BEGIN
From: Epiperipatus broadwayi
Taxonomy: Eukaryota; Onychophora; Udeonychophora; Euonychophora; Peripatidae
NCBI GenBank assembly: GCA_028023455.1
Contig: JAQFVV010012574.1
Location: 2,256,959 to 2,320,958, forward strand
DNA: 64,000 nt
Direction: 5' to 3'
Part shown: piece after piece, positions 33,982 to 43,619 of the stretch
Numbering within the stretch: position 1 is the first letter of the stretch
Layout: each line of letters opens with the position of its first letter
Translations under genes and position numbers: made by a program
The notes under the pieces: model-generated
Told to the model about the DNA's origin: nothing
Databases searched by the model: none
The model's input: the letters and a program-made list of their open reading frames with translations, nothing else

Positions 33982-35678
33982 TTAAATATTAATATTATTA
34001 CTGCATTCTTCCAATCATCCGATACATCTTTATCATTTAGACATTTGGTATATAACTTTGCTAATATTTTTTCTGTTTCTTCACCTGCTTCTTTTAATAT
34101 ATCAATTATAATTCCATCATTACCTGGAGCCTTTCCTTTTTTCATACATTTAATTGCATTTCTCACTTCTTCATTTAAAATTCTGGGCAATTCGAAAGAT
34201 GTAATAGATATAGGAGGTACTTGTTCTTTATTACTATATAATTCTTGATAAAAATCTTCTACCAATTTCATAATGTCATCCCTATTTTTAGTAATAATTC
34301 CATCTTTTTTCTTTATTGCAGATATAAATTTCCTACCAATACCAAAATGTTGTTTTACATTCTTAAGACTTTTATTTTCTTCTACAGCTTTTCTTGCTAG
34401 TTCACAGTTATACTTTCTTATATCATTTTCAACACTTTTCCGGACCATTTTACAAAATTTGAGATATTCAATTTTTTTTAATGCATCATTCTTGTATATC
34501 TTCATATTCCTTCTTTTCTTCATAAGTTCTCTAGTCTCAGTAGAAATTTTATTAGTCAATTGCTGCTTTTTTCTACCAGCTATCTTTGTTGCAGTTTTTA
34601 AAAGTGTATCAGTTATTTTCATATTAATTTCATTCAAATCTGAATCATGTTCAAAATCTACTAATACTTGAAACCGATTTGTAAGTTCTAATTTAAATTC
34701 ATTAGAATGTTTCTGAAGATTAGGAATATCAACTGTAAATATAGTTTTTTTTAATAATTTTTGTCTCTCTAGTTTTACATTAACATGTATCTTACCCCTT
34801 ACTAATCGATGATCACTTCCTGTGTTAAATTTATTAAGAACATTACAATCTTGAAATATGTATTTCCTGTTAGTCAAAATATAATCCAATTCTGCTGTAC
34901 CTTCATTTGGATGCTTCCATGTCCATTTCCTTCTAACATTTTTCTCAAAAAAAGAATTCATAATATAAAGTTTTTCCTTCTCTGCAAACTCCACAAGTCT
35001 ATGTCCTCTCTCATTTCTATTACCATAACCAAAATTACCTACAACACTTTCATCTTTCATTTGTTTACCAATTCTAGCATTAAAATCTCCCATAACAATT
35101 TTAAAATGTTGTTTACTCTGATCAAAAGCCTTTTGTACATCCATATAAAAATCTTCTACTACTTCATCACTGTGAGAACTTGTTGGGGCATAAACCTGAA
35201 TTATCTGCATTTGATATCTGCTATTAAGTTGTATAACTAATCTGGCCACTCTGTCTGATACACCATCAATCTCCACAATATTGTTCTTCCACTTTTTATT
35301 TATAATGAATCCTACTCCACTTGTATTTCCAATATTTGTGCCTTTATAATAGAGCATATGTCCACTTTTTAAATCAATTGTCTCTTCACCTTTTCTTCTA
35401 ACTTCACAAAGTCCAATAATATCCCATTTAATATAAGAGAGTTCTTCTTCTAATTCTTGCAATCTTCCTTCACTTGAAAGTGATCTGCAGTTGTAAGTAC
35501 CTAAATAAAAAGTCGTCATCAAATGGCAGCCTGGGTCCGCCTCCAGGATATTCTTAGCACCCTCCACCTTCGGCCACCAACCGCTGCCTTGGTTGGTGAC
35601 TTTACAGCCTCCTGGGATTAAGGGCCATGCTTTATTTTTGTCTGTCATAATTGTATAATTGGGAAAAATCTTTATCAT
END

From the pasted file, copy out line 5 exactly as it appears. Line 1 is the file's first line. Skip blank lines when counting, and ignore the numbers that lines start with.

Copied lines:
Location: 2,256,959 to 2,320,958, forward strand